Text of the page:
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Fran Blinebury

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Some in the Memphis franchise are tabbing Game 3 as the biggest game in Grizzlies history.
Joe Murphy/NBAE via Getty Images

Grizzlies anticipating frenzied home crowd for Game 3


Posted Apr 23 2011 9:15AM

MEMPHIS -- This time it's different.

When the FedEx Forum has been packed to capacity and the buzz of excitement has rattled off the rafters in the past, the Grizzlies home crowds might actually have been coming to get a peek at the other teams.

When the Grizzlies were in the playoffs three straight years from 2004 to 2006, the home crowds were happy but apprehensive.

Now the expectation is that the walls will be shaking and the thunder that reverberates across the court for Game 3 against the Spurs will be filled with belief.

This is, after all, the biggest game in Grizzlies history.

"I can't speak for the entire life of the franchise personally, but I think it is," said general manager Chris Wallace. "I know this year when Miami came in for its one and only time, and when the Lakers came that was a big deal. But this is a big deal because they're coming to see us and there's none of that wondering about whether we're worthy."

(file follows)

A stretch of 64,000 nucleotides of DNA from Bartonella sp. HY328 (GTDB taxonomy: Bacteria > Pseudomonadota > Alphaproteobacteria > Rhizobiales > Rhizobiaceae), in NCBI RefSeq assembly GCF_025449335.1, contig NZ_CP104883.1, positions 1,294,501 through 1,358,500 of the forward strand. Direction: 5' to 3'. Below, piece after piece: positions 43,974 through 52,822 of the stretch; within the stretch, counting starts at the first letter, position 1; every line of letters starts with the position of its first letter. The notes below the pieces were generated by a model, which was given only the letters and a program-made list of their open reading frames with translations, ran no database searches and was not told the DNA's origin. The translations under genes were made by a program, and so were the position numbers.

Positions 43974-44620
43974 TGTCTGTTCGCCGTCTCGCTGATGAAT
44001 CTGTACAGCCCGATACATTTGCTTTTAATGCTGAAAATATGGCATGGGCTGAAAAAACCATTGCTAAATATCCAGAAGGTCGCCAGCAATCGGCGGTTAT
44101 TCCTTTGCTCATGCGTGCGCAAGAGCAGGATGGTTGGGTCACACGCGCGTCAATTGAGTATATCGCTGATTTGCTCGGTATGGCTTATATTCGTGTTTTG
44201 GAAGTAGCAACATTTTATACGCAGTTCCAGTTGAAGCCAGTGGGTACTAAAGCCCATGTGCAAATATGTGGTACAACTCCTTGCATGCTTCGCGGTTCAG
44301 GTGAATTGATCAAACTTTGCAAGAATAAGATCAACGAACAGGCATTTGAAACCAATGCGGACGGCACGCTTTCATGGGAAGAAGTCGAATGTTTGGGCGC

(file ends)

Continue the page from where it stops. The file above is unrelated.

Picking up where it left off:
Not after the Grizzlies grabbed Game 1 of the series in San Antonio on Shane Battier's clutch 3-pointer and not after the way the Grizzlies went toe-to-toe and bruise-for-bruise with their physical style of play against the Spurs.

"The place will be alive, I'm sure," Battier said. "The crowd will most definitely be jacked up because I think they've seen that we can not only be competitive, but have proven we can win."

In fact, the challenge for the Grizzlies might be to not rely too much on getting an emotional lift from the home throng.

"I think that's fair," Battier said. "We can't take for granted that just because we're home, that will be enough to win the game. The Spurs are one of the best teams in the league on the road. They can win anywhere in the league. They've proven it over the years. We need a great effort, a consistent effort, a disciplined and focused effort to win this game."

Coach Lionel Hollins, always the pragmatist, just shrugged.

"When it comes to it, it's all just basketball," he said. "We can't count on the crowd to do anything for us or to us. It's about just going out and playing and taking care of the important things."

Here a handful of those things for Game 3:

Be big -- Despite all of the subplots, the series will ultimately come down to which team can get its largest creatures to use their size and strength around the basket. When Zach Randolph and Marc Gasol rumbled to 49 points and 23 rebounds in the opener, the Spurs were unable to cope. When the Spurs' Tim Duncan and Antonio McDyess came out more aggressively and checked Z-Bo and Gasol earlier in each offensive possession of Game 2, the Grizzlies wound up settling for a perimeter game of jump shots that often quickened the pace and made them less aggressive.